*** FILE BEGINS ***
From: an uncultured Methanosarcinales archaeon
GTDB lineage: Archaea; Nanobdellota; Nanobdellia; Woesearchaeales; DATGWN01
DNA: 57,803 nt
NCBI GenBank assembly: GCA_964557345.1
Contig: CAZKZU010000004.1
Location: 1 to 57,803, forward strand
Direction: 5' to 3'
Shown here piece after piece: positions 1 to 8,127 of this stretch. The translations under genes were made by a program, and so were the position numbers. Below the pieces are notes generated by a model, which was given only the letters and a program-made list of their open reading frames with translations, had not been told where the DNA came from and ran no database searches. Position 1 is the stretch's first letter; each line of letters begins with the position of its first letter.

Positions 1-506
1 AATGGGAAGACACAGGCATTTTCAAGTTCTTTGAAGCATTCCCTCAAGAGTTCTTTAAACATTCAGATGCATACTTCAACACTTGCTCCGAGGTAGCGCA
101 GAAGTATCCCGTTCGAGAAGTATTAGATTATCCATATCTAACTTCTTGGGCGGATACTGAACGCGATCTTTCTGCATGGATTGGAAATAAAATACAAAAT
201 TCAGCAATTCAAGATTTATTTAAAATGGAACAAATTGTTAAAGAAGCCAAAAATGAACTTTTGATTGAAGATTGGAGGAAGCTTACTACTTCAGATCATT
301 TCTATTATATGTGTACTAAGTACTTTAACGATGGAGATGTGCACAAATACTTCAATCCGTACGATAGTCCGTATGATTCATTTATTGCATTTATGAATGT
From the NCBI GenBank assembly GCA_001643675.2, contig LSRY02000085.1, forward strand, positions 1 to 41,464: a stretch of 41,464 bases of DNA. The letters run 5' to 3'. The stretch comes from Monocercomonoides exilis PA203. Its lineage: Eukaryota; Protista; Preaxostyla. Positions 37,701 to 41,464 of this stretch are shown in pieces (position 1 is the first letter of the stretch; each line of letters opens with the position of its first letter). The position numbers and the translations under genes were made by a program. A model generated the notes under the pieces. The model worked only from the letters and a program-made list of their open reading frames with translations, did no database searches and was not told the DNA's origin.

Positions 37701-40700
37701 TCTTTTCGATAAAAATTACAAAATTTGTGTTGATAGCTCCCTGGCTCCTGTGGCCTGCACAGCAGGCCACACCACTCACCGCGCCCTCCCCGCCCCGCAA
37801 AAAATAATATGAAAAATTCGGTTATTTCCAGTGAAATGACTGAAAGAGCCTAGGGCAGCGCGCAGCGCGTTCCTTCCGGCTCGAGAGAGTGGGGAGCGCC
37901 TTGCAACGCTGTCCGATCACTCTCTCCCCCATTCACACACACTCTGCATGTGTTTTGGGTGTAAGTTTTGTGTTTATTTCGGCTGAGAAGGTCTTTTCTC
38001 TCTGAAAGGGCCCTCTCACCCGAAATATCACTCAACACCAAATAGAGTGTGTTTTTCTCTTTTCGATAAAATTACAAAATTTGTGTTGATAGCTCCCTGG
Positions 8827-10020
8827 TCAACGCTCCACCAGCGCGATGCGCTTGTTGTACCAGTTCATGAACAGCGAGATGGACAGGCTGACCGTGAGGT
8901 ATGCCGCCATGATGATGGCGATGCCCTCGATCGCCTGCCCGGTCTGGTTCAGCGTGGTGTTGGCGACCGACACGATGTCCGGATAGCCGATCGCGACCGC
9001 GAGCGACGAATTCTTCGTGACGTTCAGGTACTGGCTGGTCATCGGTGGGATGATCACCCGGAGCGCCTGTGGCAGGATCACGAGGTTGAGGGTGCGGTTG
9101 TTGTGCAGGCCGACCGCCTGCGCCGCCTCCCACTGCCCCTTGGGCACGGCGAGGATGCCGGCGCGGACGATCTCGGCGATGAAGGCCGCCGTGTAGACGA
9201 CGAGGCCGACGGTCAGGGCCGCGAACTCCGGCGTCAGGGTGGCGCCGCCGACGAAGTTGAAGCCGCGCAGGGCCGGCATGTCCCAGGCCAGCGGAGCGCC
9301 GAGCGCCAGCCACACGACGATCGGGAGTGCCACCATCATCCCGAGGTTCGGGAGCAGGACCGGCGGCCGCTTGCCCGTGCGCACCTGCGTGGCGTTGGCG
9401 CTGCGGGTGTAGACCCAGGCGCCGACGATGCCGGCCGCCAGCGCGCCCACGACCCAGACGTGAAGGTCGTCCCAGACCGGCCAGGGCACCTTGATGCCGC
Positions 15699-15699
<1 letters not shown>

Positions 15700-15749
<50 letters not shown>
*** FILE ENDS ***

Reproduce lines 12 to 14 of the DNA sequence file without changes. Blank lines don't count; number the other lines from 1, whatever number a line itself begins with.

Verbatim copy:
201 TCAGCAATTCAAGATTTATTTAAAATGGAACAAATTGTTAAAGAAGCCAAAAATGAACTTTTGATTGAAGATTGGAGGAAGCTTACTACTTCAGATCATT
301 TCTATTATATGTGTACTAAGTACTTTAACGATGGAGATGTGCACAAATACTTCAATCCGTACGATAGTCCGTATGATTCATTTATTGCATTTATGAATGT
From the NCBI GenBank assembly GCA_001643675.2, contig LSRY02000085.1, forward strand, positions 1 to 41,464: a stretch of 41,464 bases of DNA. The letters run 5' to 3'. The stretch comes from Monocercomonoides exilis PA203. Its lineage: Eukaryota; Protista; Preaxostyla. Positions 37,701 to 41,464 of this stretch are shown in pieces (position 1 is the first letter of the stretch; each line of letters opens with the position of its first letter). The position numbers and the translations under genes were made by a program. A model generated the notes under the pieces. The model worked only from the letters and a program-made list of their open reading frames with translations, did no database searches and was not told the DNA's origin.